The Surprising Story Of Sam The Sham

You might be surprised to learn that biggest-selling record to ever come of out of Sun Studio in Memphis was not recorded by Elvis Presley or Johnny Cash or any of their famous contemporaries. It was instead 1965’s “Wooly Bully” by Sam the Sham and the Pharaohs. You might also find it a little strange that the group’s smash record just made it to #2 on the charts, but was named Billboard’s Number One Record of the Year. Maybe they realized that it was on its way to becoming a bar-band classic.

ssDomingo ‘Sam’ Samudio was a Dallas-born musician who kicked around for a while in the early 1960s before finally forming a combo with guitarist Ray Stinnet, bassist David Martin, saxophonist Butch Gibson, and drummer Jerry Patterson. Samudio called the group the Pharaohs — a name he’d used before — but this time around he also began billing himself as Sam the Sham, a sarcastic response to criticism of his singing abilities.

The group got a record made on a song called “Haunted House” and it sold well enough, but the guys didn’t really make much of a splash until they recorded a new song Samudio had written, one that combined his cat’s name with a tribute to the Hully Gully dance.The lyrics of “Wooly Bully” were pretty harmless but just nonsensical enough to worry some censors, and it definitely featured a Tex-Mex flavor, beginning with Samudio’s countdown in Spanish. (Which he later said was just him ‘goofing around’.)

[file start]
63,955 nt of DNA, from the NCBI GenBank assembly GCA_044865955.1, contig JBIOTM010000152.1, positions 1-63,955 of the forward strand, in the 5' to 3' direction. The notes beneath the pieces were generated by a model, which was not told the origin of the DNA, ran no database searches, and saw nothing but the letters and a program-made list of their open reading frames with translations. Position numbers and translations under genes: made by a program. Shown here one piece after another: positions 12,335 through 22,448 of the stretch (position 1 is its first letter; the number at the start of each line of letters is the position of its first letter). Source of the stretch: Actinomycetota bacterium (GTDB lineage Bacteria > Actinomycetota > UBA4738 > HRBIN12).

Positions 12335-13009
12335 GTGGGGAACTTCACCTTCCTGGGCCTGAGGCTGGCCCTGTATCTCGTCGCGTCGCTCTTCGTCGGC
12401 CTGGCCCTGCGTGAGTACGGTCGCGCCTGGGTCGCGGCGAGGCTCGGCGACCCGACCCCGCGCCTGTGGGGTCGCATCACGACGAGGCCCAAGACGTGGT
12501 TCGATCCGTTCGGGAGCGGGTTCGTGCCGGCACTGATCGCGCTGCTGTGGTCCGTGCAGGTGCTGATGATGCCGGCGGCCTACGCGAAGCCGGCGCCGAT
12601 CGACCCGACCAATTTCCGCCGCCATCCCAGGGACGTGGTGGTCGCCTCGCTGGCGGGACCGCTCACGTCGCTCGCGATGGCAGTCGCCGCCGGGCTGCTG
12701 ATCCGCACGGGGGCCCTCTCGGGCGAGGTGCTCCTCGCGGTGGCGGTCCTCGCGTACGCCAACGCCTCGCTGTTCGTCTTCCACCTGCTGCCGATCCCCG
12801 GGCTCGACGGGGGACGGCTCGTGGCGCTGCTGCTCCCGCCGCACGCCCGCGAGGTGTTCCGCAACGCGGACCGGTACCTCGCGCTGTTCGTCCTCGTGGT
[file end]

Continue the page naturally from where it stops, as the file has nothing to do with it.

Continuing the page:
The song struck a chord with the record-buying public, and even though it didn’t quite hit the top of the charts it was so popular for so long that it was chosen Song of the Year.  It eventually became the most popular piece in every small combo’s songbook and has also appeared on the soundtracks of countless movies. As for Samudio and his guys, they followed up with another big hit on “Li’l Red Riding Hood” and made a number of good records but soon became typecast as a novelty act, much to their frustration. Within a couple of years the group broke up and everybody went their separate ways, although Samudio did reappear from time to time in various venues. Now in his late seventies, he appears to have performed as recently as 2012 but there doesn’t seem to be much happening with him since.

sscdSam the Sham & the Pharaohs – “Li’l Red Riding Hood”

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